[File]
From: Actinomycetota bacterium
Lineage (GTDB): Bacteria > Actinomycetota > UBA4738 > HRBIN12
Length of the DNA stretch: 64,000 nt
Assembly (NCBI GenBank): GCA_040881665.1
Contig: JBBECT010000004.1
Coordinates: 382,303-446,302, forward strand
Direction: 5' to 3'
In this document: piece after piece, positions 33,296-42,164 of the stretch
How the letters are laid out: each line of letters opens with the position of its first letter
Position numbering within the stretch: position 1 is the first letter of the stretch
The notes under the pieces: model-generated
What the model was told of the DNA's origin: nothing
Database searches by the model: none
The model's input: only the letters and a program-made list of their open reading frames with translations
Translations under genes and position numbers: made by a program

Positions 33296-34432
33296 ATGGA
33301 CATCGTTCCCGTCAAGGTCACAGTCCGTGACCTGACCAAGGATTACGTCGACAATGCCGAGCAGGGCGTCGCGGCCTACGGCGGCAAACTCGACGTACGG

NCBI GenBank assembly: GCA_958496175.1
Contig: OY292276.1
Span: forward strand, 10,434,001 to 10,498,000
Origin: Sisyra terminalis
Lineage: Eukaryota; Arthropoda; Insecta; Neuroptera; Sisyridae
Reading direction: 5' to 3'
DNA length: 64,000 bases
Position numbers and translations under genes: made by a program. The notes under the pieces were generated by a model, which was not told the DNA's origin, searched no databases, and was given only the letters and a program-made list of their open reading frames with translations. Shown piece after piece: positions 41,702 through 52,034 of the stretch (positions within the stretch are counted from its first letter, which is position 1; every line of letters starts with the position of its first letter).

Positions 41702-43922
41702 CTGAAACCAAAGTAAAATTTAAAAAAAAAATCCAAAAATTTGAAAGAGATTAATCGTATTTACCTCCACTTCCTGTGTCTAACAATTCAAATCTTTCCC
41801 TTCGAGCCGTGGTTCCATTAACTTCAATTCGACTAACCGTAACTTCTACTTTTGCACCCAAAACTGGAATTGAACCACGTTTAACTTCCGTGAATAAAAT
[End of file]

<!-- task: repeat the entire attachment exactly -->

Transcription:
From: Actinomycetota bacterium
Lineage (GTDB): Bacteria > Actinomycetota > UBA4738 > HRBIN12
Length of the DNA stretch: 64,000 nt
Assembly (NCBI GenBank): GCA_040881665.1
Contig: JBBECT010000004.1
Coordinates: 382,303-446,302, forward strand
Direction: 5' to 3'
In this document: piece after piece, positions 33,296-42,164 of the stretch
How the letters are laid out: each line of letters opens with the position of its first letter
Position numbering within the stretch: position 1 is the first letter of the stretch
The notes under the pieces: model-generated
What the model was told of the DNA's origin: nothing
Database searches by the model: none
The model's input: only the letters and a program-made list of their open reading frames with translations
Translations under genes and position numbers: made by a program

Positions 33296-34432
33296 ATGGA
33301 CATCGTTCCCGTCAAGGTCACAGTCCGTGACCTGACCAAGGATTACGTCGACAATGCCGAGCAGGGCGTCGCGGCCTACGGCGGCAAACTCGACGTACGG

NCBI GenBank assembly: GCA_958496175.1
Contig: OY292276.1
Span: forward strand, 10,434,001 to 10,498,000
Origin: Sisyra terminalis
Lineage: Eukaryota; Arthropoda; Insecta; Neuroptera; Sisyridae
Reading direction: 5' to 3'
DNA length: 64,000 bases
Position numbers and translations under genes: made by a program. The notes under the pieces were generated by a model, which was not told the DNA's origin, searched no databases, and was given only the letters and a program-made list of their open reading frames with translations. Shown piece after piece: positions 41,702 through 52,034 of the stretch (positions within the stretch are counted from its first letter, which is position 1; every line of letters starts with the position of its first letter).

Positions 41702-43922
41702 CTGAAACCAAAGTAAAATTTAAAAAAAAAATCCAAAAATTTGAAAGAGATTAATCGTATTTACCTCCACTTCCTGTGTCTAACAATTCAAATCTTTCCC
41801 TTCGAGCCGTGGTTCCATTAACTTCAATTCGACTAACCGTAACTTCTACTTTTGCACCCAAAACTGGAATTGAACCACGTTTAACTTCCGTGAATAAAAT